The National Palace in Queluz is one of Lisbon’s top tourist attractions, easy to reach by train from Lisbon or from Sintra. From outside the palace looks romantic, but what happened behind these walls when the Portuguese royal family lived here, about 200 years ago?
National Palace in Queluz Lisbon district & wonderful French-styled garden
History of Portugal & exorbitant decorated rooms in Rococo style
While walking around in the many exorbitant decorated rooms of the National Palace in Queluz (Palácio in Portuguese , you realize that a ‘one afternoon’ visit is too short. Each room represents a piece of history of Portugal, as well as of Brazil.
Information in English is quite basic, unfortunately. In case you don’t like a group tour guide: there’s real good info at f.i. Wikipedia.
National Palace in Queluz & Robillion staircase: ingeniously designed steps adorned with statuary
Discovery of Brazilian gold & the wealth of Portuguese colonies
Queluz’s Palace architecture is representative of the final extravagant period of Portuguese culture that followed the discovery of Brazilian gold in 1690.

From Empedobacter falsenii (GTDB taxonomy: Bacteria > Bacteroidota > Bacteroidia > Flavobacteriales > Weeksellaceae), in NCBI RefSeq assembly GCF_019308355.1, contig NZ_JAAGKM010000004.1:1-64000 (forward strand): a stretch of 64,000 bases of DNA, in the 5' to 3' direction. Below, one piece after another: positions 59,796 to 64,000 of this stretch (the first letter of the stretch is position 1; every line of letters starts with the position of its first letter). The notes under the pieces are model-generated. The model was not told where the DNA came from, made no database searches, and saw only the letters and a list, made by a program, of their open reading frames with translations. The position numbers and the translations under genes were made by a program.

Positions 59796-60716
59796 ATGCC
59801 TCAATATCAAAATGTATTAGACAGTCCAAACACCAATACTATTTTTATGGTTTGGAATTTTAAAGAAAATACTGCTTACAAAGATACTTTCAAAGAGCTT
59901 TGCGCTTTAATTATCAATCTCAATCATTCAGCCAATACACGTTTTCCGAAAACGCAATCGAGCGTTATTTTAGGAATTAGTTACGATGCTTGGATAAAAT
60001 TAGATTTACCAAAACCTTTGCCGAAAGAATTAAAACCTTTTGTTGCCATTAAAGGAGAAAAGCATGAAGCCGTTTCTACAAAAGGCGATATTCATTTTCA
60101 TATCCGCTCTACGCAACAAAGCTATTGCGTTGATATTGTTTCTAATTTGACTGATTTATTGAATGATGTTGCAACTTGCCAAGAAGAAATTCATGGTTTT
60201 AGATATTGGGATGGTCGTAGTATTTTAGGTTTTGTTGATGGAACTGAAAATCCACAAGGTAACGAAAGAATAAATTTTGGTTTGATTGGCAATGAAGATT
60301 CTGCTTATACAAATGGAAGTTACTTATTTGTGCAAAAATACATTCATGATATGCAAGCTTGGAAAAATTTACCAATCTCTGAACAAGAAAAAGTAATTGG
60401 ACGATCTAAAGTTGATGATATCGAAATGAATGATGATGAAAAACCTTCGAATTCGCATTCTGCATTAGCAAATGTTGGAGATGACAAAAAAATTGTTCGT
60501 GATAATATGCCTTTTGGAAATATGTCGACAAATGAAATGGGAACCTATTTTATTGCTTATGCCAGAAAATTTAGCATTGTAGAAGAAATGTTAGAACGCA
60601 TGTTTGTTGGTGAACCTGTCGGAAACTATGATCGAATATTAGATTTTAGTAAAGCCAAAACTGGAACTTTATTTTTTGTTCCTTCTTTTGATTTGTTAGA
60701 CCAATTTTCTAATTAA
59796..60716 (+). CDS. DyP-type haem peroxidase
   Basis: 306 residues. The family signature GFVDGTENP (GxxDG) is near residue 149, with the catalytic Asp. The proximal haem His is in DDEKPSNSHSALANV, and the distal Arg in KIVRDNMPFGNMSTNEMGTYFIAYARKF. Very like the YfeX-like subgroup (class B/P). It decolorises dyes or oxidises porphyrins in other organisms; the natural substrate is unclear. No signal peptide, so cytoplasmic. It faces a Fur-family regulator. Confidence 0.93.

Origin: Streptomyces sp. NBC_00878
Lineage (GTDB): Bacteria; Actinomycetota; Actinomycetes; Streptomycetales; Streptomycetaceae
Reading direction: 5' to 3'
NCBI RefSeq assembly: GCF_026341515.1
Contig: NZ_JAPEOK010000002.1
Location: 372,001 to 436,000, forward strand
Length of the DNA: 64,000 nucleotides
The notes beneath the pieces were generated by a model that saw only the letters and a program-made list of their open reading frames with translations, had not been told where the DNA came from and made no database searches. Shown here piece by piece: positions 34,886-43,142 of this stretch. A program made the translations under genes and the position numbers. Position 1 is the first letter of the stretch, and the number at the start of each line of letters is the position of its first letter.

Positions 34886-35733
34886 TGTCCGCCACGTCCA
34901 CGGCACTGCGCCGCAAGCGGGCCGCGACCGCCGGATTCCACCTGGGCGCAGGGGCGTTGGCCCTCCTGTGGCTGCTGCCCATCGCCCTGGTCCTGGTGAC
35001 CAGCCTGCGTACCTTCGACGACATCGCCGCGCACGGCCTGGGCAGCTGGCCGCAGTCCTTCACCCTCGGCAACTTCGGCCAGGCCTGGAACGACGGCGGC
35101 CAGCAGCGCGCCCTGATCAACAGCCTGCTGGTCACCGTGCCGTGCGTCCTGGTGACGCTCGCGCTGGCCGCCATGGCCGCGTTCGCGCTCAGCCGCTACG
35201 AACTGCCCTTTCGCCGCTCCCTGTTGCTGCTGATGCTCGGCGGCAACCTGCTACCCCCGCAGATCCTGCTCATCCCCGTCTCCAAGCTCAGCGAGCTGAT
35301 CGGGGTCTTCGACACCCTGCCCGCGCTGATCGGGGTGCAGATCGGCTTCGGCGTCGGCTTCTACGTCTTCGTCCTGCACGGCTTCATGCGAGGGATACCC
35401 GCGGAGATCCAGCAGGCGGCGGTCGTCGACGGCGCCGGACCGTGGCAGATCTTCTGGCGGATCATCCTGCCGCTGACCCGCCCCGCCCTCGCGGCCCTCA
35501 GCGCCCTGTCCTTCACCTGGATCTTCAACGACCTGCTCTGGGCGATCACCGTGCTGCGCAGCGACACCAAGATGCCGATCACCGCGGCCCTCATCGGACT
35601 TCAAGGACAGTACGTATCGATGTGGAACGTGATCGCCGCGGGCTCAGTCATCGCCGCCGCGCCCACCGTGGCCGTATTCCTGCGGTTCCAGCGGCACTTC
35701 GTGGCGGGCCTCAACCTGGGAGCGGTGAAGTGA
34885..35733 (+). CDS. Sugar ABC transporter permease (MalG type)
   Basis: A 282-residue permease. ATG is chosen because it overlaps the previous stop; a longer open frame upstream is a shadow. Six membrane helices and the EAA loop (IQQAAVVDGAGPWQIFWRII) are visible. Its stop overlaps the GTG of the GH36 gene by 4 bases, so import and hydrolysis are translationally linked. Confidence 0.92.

Brazil was a Portuguese colony from 1500 till 1822; nowadays the Portuguese is still the language of the majority of people in Brazil.
National Palace in Queluz & one of the 2 sphynxes dressed in 18th-century costume
Foreign artists, architects & newly enriched aristocracy
From the beginning of the 18th century many foreign artists and architects were employed in Portugal to satisfy the needs of the newly enriched aristocracy; they brought with them classical ideas of architecture which derived from the Renaissance.
National Palace in Queluz district Lisbon, the ballroom & tourists , June 2017
Royal residence from 1794 – 1807 & Queen Maria I : a very sad story
Dom Pedro III started the construction of the Palácio de Queluz in 1747. He married his 17 years younger niece D. Maria, Princess of Brazil, (1734-1816) in 1760. The couple had a happy marriage and they got six children.
But queen Maria suffered from religious mania and melancholia. This acute mental illness (perhaps due to porphyria) made her incapable of handling state affairs after 1792.